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We’re covering the 75th anniversary of D-Day, fading chances for a Mexico deal, and the N.B.A. finals.
Pausing to remember D-Day
World leaders, including President Trump, are in France today for ceremonies commemorating the 75th anniversary of the Allied landing on the beaches of Normandy, the start of the 1944 campaign to wrest Europe from Nazi control.
Mr. Trump is also meeting with President Emmanuel Macron of France. The two leaders once had a warm relationship, but it has chilled in recent months because of disagreements over issues like climate change and Iran. Here are the latest updates.
Catch up: D-Day events began in Britain on Wednesday with an emotional ceremony that included firsthand accounts of the invasion.
Another angle: During his trip, Mr. Trump has embraced regal respectability on one side, and settling scores on the other. That shifting persona was also reflected in policy issues, like a meeting with Prime Minister Leo Varadkar of Ireland on Wednesday in which Mr. Trump said the country would benefit from Brexit “with your wall, your border,” but reversed course when Mr. Varadkar said a hard border is “one thing we want to avoid.”
Yellowed records reveal what veterans could not tell
Where did they serve? What did they do and see? The families of World War II veterans often learned not to ask.
Less than 3 percent of the 16 million American veterans of the war are still alive, and all are in their 90s or beyond. Now their relatives are often turning to experts to help them decipher billions of pages of military records to piece those stories together.
“Sometimes they start to cry on the phone about how much they loved their dad, and how he had horrible nightmares, but would never talk about it,” one researcher said.
Looking back: The journalist Ernie Pyle offered comfort to American readers with his optimistic tales of soldiers’ endurance. But the losses suffered in Normandy changed his perspective on the war.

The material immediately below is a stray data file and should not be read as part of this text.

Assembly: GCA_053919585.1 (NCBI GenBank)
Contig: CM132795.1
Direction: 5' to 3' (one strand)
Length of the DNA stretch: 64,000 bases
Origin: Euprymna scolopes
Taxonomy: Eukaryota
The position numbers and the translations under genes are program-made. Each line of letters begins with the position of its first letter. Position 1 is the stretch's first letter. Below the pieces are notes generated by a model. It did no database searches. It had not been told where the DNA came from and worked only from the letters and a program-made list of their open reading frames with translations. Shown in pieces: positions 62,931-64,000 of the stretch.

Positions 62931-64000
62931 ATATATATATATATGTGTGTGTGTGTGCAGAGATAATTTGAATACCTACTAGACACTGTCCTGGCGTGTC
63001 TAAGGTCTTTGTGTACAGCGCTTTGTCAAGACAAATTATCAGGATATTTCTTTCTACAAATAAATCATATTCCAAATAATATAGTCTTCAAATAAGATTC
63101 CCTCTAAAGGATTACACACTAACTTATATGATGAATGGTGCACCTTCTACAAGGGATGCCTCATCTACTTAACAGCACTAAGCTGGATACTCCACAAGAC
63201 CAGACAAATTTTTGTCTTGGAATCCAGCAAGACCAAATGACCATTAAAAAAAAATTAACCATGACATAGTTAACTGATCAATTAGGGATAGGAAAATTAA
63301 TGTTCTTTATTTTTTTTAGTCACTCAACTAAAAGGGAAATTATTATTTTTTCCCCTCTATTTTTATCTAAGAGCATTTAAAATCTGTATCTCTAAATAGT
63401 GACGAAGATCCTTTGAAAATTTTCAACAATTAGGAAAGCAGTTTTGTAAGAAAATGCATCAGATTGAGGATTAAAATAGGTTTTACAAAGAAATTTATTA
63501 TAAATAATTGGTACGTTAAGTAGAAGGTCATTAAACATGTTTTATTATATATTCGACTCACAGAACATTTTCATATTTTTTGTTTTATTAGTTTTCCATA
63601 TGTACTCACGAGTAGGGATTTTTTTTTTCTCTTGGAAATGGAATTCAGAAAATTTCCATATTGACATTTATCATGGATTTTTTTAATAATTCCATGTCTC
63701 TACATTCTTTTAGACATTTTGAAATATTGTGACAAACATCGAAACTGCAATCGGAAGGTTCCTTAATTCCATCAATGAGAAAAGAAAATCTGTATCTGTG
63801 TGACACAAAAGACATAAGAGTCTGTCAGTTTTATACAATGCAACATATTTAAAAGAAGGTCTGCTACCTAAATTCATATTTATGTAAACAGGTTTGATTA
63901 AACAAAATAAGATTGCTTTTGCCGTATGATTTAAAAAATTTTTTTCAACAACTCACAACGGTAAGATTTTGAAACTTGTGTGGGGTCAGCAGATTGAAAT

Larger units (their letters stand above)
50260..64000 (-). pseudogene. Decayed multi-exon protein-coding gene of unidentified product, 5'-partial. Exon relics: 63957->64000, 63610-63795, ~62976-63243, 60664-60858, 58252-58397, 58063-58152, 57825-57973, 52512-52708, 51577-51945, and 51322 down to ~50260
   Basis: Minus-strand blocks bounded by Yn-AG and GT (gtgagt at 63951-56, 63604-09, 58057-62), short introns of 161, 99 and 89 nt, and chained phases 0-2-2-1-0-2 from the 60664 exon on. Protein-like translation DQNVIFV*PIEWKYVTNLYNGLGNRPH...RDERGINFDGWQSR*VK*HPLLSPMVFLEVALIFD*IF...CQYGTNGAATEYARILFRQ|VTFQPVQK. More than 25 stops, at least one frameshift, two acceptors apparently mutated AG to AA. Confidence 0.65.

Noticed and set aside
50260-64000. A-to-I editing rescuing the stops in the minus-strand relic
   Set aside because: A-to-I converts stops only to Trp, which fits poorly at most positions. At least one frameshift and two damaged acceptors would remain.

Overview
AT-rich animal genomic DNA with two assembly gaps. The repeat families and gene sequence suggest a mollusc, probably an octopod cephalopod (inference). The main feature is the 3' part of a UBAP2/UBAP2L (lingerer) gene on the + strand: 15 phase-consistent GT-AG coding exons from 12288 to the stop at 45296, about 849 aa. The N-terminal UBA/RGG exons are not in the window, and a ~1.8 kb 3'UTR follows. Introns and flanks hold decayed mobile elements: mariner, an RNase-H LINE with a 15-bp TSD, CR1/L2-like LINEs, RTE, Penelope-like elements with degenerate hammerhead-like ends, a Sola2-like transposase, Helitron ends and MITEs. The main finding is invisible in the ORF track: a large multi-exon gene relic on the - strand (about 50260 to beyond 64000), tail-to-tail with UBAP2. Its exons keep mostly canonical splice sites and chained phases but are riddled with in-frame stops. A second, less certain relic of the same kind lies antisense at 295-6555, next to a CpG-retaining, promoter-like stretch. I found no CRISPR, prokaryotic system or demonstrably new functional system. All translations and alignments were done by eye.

Photographs: Images from the day show soldiers waiting with clenched jaws and flinty eyes, offering a definition of valor.
Fading chances for a Mexico deal
The U.S. took another step toward imposing tariffs on all Mexican imports after high-stakes negotiations on Wednesday failed to address President Trump’s demands that the country prevent the surge in illegal border crossings.
Figures showed that crossings had reached a seven-year high, with 144,200 border arrests in May — a 32 percent increase from April. Mr. Trump, facing political resistance from his own party, warned on Twitter that “if no agreement is reached, Tariffs at the 5% level will begin on Monday, with monthly increases as per schedule.”
See for yourself: California and Texas are among the states whose economies would be hit hardest by tariffs.
Related: The Trump administration said that it would begin restricting or canceling education, legal aid and playground recreation for migrant children in government shelters.
A potential auto merger crumbles
Fiat Chrysler abruptly withdrew its offer to merge with Renault, abandoning a deal that would have created the third-largest automaker and fundamentally reshaped the industry.
The collapse occurred after the French government — Renault’s largest shareholder — asked to delay a final vote to consult with Nissan, according to two people close to the talks. Nissan and Renault are partners in the world’s biggest auto alliance.
Closer look: The bid underscored the urgency that automakers face as the industry transitions to electric vehicles and self-driving cars.